ATLANTA -- It is certainly hard to argue against claims that the starting rotation will serve as the Braves' weakest link this year. The No. 1 starter, Julio Teheran, looked like a middle-of-the-rotation piece in 2015, and the projected No. 3 starter, Matt Wisler, has made just 19 career starts,
ATLANTA -- It is certainly hard to argue against claims that the starting rotation will serve as the Braves' weakest link this year. The No. 1 starter, Julio Teheran, looked like a middle-of-the-rotation piece in 2015, and the projected No. 3 starter, Matt Wisler, has made just 19 career starts, five of which were completed after prolonged struggles led him to a brief stint in the bullpen last year.
Still, it could also be argued that the rotation will also be the most intriguing element to evaluate, as the Braves progress through the second season of their rebuilding process. At some point this season, the Braves could introduce three of their top five pitching prospects -- Sean Newcomb, Aaron Blair and Tyrell Jenkins -- to life in a Major League rotation.
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Newcomb, Blair and Jenkins will all likely get some additional Minor League seasoning at the start of this season. But when the Braves welcome pitchers and catchers to camp on Friday and hold their first workouts on Saturday, all three will be present and aiming to prove they'll be ready when called upon to Atlanta's rotation.
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As the next wave of prospects prepares to rise toward Atlanta, the Braves will spend the early portion of the season getting a better feel for the talented young crop of starters that gained a little experience last year. This includes Wisler, Manny Banuelos, Williams Perez, Mike Foltynewicz and Ryan Weber, who achieved some surprising success in September.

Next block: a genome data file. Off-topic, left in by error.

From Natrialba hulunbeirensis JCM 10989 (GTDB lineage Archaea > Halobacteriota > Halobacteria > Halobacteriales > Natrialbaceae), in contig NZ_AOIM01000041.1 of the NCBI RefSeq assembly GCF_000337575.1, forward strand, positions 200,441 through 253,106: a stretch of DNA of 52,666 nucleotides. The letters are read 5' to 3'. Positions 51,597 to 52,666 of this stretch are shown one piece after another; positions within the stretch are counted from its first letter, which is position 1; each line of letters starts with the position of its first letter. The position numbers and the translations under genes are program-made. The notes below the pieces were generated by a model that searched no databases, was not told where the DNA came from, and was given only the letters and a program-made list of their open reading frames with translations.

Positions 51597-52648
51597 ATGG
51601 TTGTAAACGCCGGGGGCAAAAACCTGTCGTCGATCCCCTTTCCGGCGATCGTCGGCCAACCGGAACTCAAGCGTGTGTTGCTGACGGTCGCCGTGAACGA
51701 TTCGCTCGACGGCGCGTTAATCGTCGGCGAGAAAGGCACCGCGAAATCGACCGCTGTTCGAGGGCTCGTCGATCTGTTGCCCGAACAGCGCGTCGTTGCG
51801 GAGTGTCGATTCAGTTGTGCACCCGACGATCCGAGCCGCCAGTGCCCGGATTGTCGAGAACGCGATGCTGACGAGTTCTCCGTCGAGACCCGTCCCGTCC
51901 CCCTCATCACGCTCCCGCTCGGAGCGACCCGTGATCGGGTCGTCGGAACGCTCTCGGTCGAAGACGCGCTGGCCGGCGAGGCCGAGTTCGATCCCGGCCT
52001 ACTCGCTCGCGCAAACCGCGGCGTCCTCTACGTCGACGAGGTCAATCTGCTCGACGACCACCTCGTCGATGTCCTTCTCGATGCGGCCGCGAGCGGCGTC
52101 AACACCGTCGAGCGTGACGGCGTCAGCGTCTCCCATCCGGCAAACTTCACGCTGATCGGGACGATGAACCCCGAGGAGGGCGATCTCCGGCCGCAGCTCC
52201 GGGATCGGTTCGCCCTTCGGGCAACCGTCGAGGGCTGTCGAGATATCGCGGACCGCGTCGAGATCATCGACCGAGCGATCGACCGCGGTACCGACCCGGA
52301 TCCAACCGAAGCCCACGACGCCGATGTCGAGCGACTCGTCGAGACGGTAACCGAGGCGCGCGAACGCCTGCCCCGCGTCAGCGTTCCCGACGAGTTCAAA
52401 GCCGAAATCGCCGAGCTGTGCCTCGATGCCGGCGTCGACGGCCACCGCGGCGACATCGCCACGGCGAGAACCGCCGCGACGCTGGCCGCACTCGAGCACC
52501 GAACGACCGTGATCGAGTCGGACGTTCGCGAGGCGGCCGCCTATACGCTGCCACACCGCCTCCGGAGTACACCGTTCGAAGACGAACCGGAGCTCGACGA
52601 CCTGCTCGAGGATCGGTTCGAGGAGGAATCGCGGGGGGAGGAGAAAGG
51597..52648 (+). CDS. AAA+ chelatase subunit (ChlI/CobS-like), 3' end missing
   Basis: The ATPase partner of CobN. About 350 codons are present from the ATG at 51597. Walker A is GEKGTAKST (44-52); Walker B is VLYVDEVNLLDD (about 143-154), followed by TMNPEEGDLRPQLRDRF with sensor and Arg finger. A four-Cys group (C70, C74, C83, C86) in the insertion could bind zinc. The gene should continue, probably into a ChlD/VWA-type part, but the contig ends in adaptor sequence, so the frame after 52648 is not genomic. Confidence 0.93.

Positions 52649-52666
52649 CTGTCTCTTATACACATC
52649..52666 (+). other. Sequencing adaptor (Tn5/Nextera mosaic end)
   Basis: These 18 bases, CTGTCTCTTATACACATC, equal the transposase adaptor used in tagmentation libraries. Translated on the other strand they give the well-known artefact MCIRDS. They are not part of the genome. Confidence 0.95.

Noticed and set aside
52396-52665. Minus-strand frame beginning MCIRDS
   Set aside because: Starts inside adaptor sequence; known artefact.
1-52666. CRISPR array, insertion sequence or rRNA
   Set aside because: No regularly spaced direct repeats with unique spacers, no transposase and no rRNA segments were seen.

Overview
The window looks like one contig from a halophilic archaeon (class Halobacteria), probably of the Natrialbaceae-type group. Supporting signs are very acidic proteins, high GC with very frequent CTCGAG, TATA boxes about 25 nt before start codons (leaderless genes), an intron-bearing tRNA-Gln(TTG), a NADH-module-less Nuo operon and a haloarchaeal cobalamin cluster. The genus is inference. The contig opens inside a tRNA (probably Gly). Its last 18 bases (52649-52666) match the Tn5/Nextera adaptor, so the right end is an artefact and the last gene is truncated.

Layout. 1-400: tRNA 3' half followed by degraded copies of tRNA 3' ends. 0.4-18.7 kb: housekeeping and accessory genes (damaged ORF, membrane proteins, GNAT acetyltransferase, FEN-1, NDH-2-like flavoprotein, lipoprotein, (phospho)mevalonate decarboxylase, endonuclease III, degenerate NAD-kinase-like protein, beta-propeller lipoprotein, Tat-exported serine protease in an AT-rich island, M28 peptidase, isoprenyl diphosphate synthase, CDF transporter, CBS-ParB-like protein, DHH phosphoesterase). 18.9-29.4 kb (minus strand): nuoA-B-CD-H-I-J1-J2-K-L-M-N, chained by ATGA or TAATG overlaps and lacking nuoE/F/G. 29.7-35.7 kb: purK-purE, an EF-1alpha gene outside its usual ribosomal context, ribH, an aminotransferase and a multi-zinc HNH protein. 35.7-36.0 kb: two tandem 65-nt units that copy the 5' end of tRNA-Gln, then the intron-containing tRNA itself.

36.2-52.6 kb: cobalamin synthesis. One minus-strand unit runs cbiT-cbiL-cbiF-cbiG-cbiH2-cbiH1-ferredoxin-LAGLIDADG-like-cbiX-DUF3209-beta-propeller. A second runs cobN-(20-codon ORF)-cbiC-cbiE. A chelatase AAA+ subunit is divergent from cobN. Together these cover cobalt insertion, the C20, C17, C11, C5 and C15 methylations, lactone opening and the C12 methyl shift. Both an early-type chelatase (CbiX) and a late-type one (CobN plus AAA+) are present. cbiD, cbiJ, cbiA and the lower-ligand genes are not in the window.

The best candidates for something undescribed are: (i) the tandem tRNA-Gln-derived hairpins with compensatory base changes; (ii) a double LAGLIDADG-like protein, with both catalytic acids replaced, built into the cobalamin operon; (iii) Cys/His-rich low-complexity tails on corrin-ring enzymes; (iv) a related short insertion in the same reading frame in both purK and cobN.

Foltynewicz might have the most upside of this group of pitchers who all made starts for Atlanta last year. But before the strong-armed right-hander gets the chance to prove he'd be better served as a starter than as a reliever, he must first regain the strength he lost after having a portion of his right rib removed after a blood clot was discovered in September.
Because he is a couple weeks behind with his throwing program, Foltynewicz might not be a logical rotation option until the end of April. His unavailability only slightly enhances the uncertainty surrounding the starting staff.
As things currently stand, it appears the Braves will open the season with Teheran, Bud Norris and Wisler filling the top three spots in their rotation. This might not have been deemed all that alarming last year before Teheran posted a 4.04 ERA over 33 starts and Norris posted a 6.79 ERA over 11 starts before being released by the Orioles.
There is no doubt that Braves pitching coach Roger McDowell has the ability to get Teheran back on track. He can also prove to be as beneficial to Norris as he was to Aaron Harang two years ago. But there is still plenty of uncertainty surrounding the inexperience that rests behind these two veterans in Atlanta's rotation.
With Foltynewicz likely unavailable at the start of the season, the top candidates to fill the rotation's final two spots are Perez and Banuelos, a pair of hurlers who had some big league success before suffering injuries last year.
The Braves gained some insurance when they signed veterans Kyle Kendrick and Jhoulys Chacin to Minor League deals this winter. As long as the younger candidates prove healthy and effective, though, the Braves would rather give them a chance to further their development while filling one of those last available rotation spots.
As the Braves attempt to get a better feel for where they might stand entering the 2017 season, they will want to create rotation spots for some of their top prospects at different points during the season.
Though Newcomb is considered one of MLB.com's Top 20 prospects and the game's third-best left-handed prospect, he could reach the Majors after both Blair and Jenkins, a pair of right-handers who are a little more polished and developed at this point of their respective careers.
Chris Ellis and Lucas Sims are a couple other highly-regarded prospects who will be coming to Spring Training, as they look to prove they too are close to being Major League ready, as well.
Fortunately, the Braves have scheduled a few extra split-squad games to properly evaluate all of the talented young starters coming to spring camp. It's highly unlikely that all of these prospects will gain a rotation spot at some point this season. In fact, some might be traded to fill other specific needs before the season is complete.
With all of this in mind, there is no doubt that the Braves will go through camp placing great focus on a rotation that creates both immediate concerns and great intrigue for the future.
Mark Bowman is a reporter for MLB.com.